Super Tuesday: Is the Media Mystifying the Political Process?

A response to HuffPost's reporter Jason Linkins on his analysis of Super Tuesday's coverage.

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  1. After Super Tuesday, the media immediately pounced on Mitt Romney and his failure to impress even though he won Ohio and took away the majority of delegates for the night. As TIME put it,

  2. Mitt Romney failed to clinch the field-clearing victory that had once seemed plausible.
  3. Or if we were going to be a bit more dramatic, NPR described how the GOP race would indeed "go on."
  4. As they counted up the votes on Super Tuesday, you could almost hear Celine Dion singing that theme song from Titanic — the one about how her heart and the whole tragic tale would go on. And on. So it is with this year's Republican presidential contest.
  5. Ouch. If I were a presidential candidate, I know I wouldn't want my campaign to be compared to that song. But does it matter that Romney didn't pull off a landslide of a victory? A win is win, after all.

    As HuffPost reporter Jason Linkins points out in his article, After Mitt Romney Wins, Media Having Hard Time Facing Facts, everyone already understands that Mitt Romney is a historically weak frontrunner and he isn't seen as ideologically pure. So in that sense, sure, Romney is having trouble "sealing the deal." Is this really a problem during the primaries though? Not according to Linkins.
  6. Romney's "deal-sealing" problems are more worrisome in a general election, when he'll depend on being able to field an enthusiastic army of supporters to go out and get him votes. As far as the primary process is going, he's actually doing a much better job "sealing the deal" than any of his competitors.
  7. Sam Stein, another HuffPost reporter, even pointed out that Romney's weaknesses weren't the end-all-be-all.
  8. Weakness, of course, doesn't necessarily mean defeat. And the irony of Romney's bad night is that he took tangible steps towards securing the GOP presidential nomination.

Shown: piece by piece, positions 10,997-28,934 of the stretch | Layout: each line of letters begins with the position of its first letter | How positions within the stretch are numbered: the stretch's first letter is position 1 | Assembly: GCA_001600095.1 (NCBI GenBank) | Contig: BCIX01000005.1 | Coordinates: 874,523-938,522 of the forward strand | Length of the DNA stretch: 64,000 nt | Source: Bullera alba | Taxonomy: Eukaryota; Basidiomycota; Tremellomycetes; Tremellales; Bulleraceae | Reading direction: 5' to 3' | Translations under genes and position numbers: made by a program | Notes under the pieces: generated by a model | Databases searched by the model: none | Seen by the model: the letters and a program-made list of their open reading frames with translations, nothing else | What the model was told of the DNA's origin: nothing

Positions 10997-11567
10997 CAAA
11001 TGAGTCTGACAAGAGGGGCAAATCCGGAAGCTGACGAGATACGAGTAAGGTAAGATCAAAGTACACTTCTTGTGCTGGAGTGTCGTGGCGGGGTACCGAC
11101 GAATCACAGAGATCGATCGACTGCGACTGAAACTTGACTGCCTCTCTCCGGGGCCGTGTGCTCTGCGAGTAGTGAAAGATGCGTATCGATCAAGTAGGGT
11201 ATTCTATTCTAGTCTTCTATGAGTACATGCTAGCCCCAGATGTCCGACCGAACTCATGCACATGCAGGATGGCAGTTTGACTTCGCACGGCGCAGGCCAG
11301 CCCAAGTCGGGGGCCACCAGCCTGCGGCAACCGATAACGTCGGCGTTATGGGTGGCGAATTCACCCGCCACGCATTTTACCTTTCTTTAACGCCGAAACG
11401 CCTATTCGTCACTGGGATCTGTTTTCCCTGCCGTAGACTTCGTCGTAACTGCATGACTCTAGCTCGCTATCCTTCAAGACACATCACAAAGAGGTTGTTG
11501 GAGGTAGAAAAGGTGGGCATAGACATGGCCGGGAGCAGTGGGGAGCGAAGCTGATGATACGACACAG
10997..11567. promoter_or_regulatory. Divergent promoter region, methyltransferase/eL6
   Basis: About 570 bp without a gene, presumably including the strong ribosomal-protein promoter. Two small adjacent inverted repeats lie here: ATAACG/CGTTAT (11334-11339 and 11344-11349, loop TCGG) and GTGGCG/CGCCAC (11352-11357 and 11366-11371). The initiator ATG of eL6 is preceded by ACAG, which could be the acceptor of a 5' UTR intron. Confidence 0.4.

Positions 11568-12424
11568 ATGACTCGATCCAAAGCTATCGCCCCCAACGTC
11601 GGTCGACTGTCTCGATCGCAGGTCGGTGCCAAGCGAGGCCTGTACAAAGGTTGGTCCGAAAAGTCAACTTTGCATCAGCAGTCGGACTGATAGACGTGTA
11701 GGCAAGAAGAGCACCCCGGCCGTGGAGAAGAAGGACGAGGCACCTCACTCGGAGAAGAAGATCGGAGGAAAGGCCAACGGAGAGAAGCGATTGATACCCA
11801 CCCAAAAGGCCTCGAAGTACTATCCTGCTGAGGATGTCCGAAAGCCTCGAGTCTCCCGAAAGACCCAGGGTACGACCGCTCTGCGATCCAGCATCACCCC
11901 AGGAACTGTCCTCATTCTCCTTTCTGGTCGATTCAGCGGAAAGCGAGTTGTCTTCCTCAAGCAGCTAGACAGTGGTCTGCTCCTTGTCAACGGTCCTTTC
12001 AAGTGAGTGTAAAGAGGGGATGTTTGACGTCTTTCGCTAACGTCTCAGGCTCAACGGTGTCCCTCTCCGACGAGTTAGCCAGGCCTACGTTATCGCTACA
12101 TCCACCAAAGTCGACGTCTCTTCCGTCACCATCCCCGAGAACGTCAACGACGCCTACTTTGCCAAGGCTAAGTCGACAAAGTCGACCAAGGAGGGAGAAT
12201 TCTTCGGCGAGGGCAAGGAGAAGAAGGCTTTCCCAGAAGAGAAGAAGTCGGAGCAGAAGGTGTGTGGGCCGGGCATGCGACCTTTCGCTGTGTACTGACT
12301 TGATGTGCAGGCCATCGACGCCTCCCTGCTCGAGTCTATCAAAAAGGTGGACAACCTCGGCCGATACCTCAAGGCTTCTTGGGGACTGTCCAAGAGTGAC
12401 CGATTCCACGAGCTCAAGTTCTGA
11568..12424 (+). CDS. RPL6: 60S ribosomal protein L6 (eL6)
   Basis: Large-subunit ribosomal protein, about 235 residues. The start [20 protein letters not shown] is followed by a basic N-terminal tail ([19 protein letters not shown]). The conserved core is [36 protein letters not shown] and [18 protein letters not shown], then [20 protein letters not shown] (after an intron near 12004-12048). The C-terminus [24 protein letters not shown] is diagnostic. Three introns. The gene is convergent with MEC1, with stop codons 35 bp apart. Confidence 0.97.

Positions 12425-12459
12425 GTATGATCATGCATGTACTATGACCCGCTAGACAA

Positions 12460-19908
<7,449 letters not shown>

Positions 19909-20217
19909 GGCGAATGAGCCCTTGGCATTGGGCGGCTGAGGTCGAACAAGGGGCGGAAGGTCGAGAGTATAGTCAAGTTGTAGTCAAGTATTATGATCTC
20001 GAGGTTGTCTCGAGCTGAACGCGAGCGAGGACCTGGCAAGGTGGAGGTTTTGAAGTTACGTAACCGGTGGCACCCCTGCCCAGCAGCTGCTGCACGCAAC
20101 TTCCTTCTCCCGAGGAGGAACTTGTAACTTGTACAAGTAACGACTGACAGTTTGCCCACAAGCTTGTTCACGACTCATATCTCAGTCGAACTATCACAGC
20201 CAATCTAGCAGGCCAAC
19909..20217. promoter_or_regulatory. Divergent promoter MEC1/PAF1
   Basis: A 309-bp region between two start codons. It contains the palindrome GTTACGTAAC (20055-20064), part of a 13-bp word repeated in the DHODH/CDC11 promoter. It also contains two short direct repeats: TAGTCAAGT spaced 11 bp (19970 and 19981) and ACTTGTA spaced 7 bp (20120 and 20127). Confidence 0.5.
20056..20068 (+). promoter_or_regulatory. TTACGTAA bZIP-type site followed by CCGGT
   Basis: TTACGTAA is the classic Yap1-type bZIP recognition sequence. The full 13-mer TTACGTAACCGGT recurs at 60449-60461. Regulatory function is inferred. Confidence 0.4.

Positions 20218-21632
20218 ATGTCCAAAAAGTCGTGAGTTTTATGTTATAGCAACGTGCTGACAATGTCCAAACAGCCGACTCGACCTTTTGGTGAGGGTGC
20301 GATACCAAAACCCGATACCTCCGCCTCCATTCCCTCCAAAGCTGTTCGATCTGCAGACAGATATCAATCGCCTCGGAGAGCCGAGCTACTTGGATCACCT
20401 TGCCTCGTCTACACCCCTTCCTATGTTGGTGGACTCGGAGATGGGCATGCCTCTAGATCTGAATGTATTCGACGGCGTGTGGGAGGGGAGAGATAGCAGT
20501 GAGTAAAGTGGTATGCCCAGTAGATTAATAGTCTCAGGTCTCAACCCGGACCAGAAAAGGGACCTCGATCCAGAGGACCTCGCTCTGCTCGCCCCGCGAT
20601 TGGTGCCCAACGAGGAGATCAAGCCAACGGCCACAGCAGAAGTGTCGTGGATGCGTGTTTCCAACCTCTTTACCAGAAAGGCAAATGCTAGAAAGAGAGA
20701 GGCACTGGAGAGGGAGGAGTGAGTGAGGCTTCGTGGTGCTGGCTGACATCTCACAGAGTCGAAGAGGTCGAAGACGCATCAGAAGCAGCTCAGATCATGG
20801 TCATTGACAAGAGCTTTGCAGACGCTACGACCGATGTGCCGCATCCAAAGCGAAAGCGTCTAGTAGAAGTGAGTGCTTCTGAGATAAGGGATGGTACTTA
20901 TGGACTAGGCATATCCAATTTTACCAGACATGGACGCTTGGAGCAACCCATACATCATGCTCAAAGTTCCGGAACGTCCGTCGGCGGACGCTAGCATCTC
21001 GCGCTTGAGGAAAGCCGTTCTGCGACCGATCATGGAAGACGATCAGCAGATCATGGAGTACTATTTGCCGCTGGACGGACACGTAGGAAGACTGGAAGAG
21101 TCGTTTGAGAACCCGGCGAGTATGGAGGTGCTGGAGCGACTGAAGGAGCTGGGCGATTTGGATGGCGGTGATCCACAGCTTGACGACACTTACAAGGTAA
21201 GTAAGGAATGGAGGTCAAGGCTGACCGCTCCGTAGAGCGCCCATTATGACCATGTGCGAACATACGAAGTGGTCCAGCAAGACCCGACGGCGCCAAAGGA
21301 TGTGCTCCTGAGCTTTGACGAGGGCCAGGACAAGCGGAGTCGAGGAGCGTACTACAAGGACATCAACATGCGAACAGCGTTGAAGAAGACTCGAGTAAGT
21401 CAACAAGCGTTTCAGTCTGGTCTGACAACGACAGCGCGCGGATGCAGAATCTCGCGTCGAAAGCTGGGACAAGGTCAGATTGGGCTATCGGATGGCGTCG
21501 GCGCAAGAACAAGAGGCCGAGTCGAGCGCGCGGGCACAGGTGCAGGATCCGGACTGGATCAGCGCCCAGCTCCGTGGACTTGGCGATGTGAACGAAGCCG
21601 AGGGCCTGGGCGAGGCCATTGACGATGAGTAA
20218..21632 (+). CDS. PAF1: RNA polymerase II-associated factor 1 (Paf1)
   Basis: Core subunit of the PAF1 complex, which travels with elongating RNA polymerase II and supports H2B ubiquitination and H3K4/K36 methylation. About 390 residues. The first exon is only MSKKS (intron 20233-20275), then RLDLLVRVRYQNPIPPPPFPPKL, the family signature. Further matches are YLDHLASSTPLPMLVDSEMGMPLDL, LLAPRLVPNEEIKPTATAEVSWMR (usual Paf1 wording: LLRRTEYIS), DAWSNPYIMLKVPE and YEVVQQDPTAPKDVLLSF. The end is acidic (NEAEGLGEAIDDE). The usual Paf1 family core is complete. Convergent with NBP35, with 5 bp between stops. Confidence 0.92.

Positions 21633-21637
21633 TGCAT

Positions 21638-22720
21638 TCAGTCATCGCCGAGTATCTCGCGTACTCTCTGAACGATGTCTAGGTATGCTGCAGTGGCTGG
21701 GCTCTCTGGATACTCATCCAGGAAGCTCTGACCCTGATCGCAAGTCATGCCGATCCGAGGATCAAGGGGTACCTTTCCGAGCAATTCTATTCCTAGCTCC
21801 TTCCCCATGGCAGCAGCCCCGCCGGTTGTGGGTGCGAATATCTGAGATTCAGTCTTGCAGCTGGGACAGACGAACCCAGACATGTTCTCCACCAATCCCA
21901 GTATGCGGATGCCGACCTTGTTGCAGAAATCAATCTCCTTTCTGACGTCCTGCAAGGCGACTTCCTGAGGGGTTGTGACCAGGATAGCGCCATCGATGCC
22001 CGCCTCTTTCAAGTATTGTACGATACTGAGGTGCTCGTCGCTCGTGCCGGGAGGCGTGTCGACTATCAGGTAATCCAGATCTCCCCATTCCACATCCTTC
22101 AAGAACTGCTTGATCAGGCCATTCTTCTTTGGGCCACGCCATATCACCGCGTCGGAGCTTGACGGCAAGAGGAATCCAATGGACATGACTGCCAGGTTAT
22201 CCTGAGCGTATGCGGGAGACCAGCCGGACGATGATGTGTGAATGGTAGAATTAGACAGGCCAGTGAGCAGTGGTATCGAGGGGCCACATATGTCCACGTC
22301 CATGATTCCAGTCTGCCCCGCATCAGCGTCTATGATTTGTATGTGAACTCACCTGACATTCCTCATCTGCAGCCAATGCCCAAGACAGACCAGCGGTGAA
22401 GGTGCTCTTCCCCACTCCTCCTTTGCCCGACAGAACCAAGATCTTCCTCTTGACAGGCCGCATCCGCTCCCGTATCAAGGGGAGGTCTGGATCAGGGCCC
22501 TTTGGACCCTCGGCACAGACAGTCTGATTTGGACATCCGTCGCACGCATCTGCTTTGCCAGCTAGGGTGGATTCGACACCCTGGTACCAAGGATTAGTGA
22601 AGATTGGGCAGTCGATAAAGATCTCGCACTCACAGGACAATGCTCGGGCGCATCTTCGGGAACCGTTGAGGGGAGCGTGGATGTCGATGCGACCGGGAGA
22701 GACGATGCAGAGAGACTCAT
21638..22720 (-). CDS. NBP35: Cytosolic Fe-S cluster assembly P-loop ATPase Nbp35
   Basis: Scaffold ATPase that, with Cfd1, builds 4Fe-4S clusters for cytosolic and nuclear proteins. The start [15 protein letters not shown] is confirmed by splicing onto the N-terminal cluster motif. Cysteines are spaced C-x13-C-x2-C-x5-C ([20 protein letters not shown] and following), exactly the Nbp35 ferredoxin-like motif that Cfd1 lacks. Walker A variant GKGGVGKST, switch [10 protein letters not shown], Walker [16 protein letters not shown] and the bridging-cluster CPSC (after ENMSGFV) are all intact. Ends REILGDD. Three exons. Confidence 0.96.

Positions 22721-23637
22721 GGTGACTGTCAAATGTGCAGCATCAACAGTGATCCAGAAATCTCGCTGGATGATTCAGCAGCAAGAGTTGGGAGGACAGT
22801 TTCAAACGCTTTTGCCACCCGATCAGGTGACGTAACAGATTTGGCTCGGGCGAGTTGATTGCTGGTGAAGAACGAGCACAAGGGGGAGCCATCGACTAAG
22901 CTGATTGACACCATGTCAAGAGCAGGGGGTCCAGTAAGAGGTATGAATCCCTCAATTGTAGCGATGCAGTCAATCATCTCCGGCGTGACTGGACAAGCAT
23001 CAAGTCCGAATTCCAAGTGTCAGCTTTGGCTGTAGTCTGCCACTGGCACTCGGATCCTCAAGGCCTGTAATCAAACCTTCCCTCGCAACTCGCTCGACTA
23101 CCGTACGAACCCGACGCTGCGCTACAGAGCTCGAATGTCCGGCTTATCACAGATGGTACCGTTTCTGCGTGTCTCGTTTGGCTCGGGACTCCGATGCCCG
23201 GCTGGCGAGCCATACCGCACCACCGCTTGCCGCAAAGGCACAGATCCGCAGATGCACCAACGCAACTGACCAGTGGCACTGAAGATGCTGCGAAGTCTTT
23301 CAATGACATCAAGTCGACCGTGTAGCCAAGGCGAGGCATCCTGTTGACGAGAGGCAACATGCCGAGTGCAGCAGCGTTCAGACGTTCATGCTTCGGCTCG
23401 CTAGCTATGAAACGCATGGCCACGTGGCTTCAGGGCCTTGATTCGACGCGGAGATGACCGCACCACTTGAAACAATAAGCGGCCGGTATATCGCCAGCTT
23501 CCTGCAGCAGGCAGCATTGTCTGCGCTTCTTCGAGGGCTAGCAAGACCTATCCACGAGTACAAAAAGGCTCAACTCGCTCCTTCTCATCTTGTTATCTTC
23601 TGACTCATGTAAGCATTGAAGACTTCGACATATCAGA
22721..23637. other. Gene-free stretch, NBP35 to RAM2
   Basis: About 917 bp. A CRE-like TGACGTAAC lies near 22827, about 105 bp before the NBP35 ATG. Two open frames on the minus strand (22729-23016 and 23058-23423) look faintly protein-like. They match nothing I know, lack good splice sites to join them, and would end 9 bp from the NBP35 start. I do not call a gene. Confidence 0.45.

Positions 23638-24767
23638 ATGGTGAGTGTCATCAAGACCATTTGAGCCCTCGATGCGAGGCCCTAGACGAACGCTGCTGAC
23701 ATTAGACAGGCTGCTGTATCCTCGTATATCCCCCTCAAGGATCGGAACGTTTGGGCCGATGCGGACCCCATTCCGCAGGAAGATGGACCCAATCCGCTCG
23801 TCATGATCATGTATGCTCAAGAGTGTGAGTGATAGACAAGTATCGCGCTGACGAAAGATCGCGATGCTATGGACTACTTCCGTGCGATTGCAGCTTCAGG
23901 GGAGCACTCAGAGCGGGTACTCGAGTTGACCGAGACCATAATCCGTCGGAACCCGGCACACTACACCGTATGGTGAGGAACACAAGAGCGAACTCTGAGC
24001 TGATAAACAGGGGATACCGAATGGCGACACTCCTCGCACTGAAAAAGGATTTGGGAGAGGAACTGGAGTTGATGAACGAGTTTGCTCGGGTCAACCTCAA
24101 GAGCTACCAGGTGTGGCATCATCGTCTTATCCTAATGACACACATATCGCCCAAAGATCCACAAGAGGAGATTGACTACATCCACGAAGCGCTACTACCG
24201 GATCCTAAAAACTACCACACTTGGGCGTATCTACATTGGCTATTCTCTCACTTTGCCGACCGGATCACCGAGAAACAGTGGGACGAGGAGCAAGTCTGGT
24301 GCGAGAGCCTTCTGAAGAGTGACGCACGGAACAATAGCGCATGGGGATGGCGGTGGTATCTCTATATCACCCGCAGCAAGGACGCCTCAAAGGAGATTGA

9. Instead, Linkins points out, the media loves exciting storylines. Romney is winning, but not blowing people away. The New York Times really exemplified this, its headline reading: With No Knockout Punch, a Bruising Battle Plods On.

    Still though, even in their article they describe that the real problem lies in the general elections, not the primary race.
  10. The Republican race was always destined to plod on, considering that none of the candidates have reached even half of the 1,144 delegates needed to win the nomination. But the campaign is suddenly bracing for new questions about Mr. Romney’s ability to piece together a coalition needed to move closer to a general election fight with President Obama.
  11. So perhaps, as one blogger vented, all of the Super Tuesday drama isn't very revealing of anything.
  12. Politico’s Alexander Burns starts his where-we're-at-now summary with the following flash of nobody's-won frustration: “A Super Tuesday primary night that was supposed to bring clarity to the Republican presidential race threatened to create an even deeper muddle, as the 10 states voting across the country scattered every which way and the most important battleground, Ohio, remained too close to call.” A muddle! A mess! A mystery! “It’s not over with yet!” warns CNN’s ubiquitous Wolf Blitzer, who on nights like this is to words what all-you-can-eat buffets are to food. He says so much, and yet reveals so little.
  13. Linkins writes, "This is the sort of stuff I'm referring to when I talk about the political media's propensity for senselessly mystifying the political process." He then "desmystifies" it for us by setting the record straight:
  14. What everyone should be saying today is that we now have a race between one guy who could conceivably notch the nomination and three guys who -- acting in concert -- might be able to do enough to deny him the win by the time the primary season ends in June.
  15. Still, there is that "might" in there, and Republicans aren't exactly confident in their candidates as the Washington Post/ABC News poll indicates.

    According to the results, Romney "clocks in at a dismal 32 percent favorable score, 16 points lower than the 48 percent of independents who see him in an unfavorable light."  Then Rick Santorum is only viewed favorably by three in 10 independents. Yet, "that looks positively outstanding when compared to the 21 percent — yes, 21 percent — of independents who view former House Speaker Newt Gingrich favorably."
  16. With those kind of numbers, it's no wonder the media keeps bringing up Romney's less-than-spectacular win. Linkins may have a point though. Just because his win wasn't "field-clearing," doesn't mean it wasn't a win, and maybe that's all that matters in this GOP race.
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